Wednesday, February 28, 2024

Call for Williamson to be investigated after questionable comment

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Howick ward councillor Maurice Williamson. File photo supplied
  • By Laura Kvigstad, Auckland Council reporter, Funded by New Zealand on Air

Howick ward councillor Maurice Williamson’s hot-mic moment has landed him in hot water with Auckland Council.

Williamson was attending the Planning, Environment and Parks Committee meeting online on November 30 when his microphone went live.

He appeared to accuse Wellington mayor Tory Whanau, who is currently the subject of controversy, of publicly engaging in embarrassing behaviour, a comment heard by committee members.

The Times is unable to report the specifics of what Williamson said as it was based on an unsubstantiated rumour.

His comment stems from news reports Whanau was intoxicated while at a Wellington bar during a recent night out.

She has this week admitted she has a drinking problem and is seeking help for it.

There was an outcry from members around the table but when Williamson was asked for an apology there was silence.

Just minutes before the comment, he’d been noticeably absent for a vote.

This follows from a week prior where the councillor had been missing in action when a notice of motion he emailed disappeared.

Cr Shane Henderson tried to give Williamson some grace, calling the moment an accident.

“There is a worrying trend of councillors’ online attendance. These phone incidents are happening every meeting,” Henderson said.

The advent of online attendance has presented issues at council with other similar microphone disruptions and absences despite appearing online.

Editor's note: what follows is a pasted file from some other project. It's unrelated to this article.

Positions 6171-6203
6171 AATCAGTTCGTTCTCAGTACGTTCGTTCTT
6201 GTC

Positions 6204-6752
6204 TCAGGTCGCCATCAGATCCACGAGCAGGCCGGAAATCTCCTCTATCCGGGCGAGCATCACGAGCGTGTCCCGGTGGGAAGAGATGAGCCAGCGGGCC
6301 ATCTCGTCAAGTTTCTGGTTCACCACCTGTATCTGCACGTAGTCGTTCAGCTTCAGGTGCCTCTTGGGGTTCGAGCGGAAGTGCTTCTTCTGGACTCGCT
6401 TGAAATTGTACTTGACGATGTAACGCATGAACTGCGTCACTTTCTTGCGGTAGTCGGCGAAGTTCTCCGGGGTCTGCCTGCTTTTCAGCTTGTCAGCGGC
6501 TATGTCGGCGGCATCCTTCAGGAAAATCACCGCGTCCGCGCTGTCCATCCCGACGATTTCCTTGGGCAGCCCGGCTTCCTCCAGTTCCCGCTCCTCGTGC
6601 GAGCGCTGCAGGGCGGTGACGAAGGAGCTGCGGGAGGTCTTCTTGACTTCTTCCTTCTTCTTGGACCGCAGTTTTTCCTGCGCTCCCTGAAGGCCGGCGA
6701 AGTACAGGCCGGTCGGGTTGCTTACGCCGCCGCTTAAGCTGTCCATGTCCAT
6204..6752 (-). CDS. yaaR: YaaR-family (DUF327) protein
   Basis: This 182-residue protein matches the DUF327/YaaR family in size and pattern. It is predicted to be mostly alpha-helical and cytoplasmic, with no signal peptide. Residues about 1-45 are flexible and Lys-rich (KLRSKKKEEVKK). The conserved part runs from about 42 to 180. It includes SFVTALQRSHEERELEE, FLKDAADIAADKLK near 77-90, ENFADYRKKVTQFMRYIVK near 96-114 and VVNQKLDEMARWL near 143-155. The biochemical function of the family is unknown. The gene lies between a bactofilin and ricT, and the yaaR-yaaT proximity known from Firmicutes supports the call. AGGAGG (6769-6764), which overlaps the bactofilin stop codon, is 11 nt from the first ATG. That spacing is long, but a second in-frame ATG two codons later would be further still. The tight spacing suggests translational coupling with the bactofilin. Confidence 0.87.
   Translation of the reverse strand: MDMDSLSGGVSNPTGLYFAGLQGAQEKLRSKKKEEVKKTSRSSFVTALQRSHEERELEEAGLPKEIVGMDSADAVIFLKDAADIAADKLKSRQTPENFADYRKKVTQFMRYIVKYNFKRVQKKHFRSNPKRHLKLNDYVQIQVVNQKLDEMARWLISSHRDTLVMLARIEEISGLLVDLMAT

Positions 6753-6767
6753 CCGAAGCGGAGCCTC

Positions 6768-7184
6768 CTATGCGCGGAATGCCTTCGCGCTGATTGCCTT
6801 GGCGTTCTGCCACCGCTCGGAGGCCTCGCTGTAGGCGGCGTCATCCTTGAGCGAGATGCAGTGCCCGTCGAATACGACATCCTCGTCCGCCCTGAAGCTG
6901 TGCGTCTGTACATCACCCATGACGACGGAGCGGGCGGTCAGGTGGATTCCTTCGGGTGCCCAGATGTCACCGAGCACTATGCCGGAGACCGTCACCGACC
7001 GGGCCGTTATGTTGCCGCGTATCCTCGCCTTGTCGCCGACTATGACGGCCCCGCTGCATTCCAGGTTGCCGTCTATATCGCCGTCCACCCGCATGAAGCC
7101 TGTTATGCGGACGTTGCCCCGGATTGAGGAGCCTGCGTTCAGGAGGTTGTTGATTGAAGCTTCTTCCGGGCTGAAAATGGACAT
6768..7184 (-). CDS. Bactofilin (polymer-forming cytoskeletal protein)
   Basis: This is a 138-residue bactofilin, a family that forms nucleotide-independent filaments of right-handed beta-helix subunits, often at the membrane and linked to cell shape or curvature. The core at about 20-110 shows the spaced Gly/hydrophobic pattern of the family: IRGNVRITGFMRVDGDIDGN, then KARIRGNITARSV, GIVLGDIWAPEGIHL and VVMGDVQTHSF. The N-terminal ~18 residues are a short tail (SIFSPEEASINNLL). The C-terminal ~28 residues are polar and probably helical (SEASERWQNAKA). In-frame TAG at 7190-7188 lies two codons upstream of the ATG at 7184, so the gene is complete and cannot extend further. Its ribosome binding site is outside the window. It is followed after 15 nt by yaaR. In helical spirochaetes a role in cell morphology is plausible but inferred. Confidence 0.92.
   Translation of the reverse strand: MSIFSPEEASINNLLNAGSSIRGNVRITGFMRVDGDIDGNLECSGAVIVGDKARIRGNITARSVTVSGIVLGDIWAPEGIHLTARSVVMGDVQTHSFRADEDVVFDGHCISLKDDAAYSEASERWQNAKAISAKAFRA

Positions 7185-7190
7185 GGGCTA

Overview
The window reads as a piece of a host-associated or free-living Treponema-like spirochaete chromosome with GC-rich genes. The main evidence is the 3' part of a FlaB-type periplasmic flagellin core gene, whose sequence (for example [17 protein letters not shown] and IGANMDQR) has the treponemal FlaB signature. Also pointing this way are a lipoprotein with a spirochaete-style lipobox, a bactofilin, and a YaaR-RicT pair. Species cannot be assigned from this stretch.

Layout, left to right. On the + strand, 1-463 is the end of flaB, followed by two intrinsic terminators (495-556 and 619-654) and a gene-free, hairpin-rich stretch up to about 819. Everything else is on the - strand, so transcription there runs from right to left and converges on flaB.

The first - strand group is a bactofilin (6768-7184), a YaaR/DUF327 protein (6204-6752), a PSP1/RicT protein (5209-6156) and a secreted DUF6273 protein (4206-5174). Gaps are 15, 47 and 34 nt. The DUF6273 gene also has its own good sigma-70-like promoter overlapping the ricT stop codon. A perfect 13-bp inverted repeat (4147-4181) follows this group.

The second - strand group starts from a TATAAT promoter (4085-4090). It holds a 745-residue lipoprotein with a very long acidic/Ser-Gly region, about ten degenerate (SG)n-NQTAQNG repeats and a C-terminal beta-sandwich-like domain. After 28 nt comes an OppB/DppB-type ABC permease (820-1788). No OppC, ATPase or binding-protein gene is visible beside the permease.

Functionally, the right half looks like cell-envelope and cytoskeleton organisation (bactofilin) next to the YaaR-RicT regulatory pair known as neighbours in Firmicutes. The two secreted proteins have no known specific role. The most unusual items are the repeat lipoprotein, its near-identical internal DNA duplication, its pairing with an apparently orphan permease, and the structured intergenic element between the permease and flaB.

As the meeting was coming to a close, Williamson chimed in to apologise, appearing unaware what was broadcast.

“If something came through, I had an arrow through the microphone, I apologise for it,” he said.

“It was never meant to be over the microphone. I am at an end-of-life care centre.”

Independent Māori Statutory Board member Tau Henare wasn’t having a word of the councillor’s apology and called on the chair to sanction Williamson for his comment.

“‘At an end-of-life care centre’ – stop trying to get out of it,” Henare said.

“What an ugly man Maurice has turned out to be.”

Deputy mayor Desley Simpson tried to signal to the chair to mute Williamson and Henare.

Williamson’s apology didn’t cut it for Cr Julie Fairey, who suggested the comments were grounds for defamation.

“This is way beyond apology grounds, mate. This has serious implications,” Fairey said.

Chair Richard Hills said it was a serious matter and would need to be investigated by the council’s chief executive.

“If what has been said has been said it will be investigated. This will obviously be taken further,” Hills said.

The council has since taken down the section of the broadcast where the remark was made.

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